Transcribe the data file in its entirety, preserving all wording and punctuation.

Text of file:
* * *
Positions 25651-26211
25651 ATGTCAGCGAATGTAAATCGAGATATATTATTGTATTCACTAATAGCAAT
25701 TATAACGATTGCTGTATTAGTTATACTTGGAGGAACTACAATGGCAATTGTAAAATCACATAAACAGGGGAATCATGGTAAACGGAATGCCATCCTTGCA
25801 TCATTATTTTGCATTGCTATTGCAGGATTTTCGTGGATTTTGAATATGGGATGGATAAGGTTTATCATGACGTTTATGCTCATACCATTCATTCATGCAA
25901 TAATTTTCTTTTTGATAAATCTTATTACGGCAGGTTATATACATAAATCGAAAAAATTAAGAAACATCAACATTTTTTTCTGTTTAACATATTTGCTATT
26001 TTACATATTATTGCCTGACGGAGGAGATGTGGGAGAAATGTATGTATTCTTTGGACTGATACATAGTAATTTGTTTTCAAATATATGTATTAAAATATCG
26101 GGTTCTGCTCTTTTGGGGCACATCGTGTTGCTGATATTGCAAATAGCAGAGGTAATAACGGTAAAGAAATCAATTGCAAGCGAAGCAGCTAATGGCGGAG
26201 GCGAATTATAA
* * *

Positions 25651-26211
25651 ATGTCAGCGAATGTAAATCGAGATATATTATTGTATTCACTAATAGCAAT
25701 TATAACGATTGCTGTATTAGTTATACTTGGAGGAACTACAATGGCAATTGTAAAATCACATAAACAGGGGAATCATGGTAAACGGAATGCCATCCTTGCA
25801 TCATTATTTTGCATTGCTATTGCAGGATTTTCGTGGATTTTGAATATGGGATGGATAAGGTTTATCATGACGTTTATGCTCATACCATTCATTCATGCAA
25901 TAATTTTCTTTTTGATAAATCTTATTACGGCAGGTTATATACATAAATCGAAAAAATTAAGAAACATCAACATTTTTTTCTGTTTAACATATTTGCTATT
26001 TTACATATTATTGCCTGACGGAGGAGATGTGGGAGAAATGTATGTATTCTTTGGACTGATACATAGTAATTTGTTTTCAAATATATGTATTAAAATATCG
26101 GGTTCTGCTCTTTTGGGGCACATCGTGTTGCTGATATTGCAAATAGCAGAGGTAATAACGGTAAAGAAATCAATTGCAAGCGAAGCAGCTAATGGCGGAG
26201 GCGAATTATAA